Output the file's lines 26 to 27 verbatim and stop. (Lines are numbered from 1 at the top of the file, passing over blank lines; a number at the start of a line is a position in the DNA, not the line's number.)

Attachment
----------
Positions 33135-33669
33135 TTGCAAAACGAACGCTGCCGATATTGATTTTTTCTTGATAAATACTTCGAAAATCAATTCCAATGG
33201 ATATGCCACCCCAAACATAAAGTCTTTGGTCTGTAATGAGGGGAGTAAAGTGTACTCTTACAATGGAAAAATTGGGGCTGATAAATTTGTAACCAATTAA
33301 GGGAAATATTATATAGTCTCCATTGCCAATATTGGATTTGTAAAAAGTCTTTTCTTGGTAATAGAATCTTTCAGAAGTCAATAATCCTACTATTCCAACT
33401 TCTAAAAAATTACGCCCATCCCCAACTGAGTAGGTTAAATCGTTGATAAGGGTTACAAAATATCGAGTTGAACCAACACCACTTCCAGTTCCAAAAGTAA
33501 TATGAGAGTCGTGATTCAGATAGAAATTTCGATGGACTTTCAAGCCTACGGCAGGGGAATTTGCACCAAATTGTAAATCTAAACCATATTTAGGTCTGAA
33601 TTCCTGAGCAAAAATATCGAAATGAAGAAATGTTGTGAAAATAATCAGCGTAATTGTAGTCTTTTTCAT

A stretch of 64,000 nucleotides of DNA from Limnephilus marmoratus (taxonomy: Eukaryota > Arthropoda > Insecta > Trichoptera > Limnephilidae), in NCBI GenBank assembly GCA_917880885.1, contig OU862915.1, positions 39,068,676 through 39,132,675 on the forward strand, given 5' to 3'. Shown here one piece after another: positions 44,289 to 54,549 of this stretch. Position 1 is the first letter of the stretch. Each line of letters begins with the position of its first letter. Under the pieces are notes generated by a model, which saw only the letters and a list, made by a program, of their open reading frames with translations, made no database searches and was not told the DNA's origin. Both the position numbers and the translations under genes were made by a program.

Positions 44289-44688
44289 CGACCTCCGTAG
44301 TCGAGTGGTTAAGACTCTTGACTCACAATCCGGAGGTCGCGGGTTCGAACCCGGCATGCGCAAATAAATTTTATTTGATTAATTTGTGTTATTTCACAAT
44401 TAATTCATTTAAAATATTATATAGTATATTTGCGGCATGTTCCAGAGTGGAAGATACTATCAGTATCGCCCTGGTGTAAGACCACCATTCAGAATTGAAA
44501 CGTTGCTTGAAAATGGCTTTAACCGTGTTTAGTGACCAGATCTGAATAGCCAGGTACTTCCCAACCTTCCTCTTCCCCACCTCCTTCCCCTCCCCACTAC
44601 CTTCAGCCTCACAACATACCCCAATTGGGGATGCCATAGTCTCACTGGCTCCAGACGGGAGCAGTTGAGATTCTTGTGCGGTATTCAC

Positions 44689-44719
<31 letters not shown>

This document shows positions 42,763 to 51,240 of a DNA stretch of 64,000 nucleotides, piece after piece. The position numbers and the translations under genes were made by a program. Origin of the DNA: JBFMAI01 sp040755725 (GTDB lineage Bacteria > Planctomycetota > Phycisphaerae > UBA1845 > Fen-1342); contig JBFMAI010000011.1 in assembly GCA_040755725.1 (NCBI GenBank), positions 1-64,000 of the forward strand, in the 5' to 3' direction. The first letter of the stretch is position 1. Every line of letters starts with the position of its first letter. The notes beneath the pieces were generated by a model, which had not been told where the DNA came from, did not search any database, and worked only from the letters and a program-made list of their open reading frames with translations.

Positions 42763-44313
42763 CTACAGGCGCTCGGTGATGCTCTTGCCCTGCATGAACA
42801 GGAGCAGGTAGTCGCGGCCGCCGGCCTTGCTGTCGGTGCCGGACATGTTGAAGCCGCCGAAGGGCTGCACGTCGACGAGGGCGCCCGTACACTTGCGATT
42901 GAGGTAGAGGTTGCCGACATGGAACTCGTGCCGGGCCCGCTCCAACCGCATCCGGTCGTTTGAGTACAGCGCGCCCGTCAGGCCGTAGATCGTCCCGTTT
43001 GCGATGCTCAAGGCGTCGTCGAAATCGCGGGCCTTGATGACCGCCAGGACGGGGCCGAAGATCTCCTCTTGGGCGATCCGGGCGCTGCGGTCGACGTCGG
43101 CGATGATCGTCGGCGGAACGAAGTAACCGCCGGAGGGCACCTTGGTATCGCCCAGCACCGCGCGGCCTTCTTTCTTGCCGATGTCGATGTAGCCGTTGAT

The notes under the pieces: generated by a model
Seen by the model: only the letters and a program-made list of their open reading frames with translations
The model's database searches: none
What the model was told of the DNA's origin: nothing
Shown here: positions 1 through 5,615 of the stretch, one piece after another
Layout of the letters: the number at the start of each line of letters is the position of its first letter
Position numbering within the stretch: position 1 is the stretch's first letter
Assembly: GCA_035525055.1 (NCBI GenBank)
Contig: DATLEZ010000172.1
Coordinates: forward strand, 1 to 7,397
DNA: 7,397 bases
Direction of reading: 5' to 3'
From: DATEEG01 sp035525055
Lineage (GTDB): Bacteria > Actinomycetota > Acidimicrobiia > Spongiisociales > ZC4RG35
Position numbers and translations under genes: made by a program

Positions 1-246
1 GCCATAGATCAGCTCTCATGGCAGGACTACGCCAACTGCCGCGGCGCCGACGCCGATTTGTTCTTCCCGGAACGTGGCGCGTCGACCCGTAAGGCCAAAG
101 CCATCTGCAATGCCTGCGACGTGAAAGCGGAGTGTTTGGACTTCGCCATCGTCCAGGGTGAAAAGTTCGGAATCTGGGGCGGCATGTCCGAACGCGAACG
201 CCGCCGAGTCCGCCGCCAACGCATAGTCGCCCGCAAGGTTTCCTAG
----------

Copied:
The model's database searches: none
What the model was told of the DNA's origin: nothing